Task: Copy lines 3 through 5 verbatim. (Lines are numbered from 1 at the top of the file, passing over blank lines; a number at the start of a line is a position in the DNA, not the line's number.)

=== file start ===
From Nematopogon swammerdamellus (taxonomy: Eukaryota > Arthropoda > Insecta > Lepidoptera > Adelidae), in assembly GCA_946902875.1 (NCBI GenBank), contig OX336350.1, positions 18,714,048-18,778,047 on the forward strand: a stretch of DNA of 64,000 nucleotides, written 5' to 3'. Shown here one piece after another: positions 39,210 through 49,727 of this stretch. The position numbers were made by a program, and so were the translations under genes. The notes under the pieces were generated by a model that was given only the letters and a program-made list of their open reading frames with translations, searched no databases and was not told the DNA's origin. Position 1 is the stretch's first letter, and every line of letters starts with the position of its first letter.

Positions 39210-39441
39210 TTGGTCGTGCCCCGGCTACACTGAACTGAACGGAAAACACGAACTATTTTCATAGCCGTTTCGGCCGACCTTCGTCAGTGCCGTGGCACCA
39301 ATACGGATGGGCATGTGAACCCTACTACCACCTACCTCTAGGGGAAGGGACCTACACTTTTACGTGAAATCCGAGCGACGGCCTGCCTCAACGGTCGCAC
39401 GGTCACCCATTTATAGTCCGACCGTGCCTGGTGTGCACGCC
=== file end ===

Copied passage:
39210 TTGGTCGTGCCCCGGCTACACTGAACTGAACGGAAAACACGAACTATTTTCATAGCCGTTTCGGCCGACCTTCGTCAGTGCCGTGGCACCA
39301 ATACGGATGGGCATGTGAACCCTACTACCACCTACCTCTAGGGGAAGGGACCTACACTTTTACGTGAAATCCGAGCGACGGCCTGCCTCAACGGTCGCAC
39401 GGTCACCCATTTATAGTCCGACCGTGCCTGGTGTGCACGCC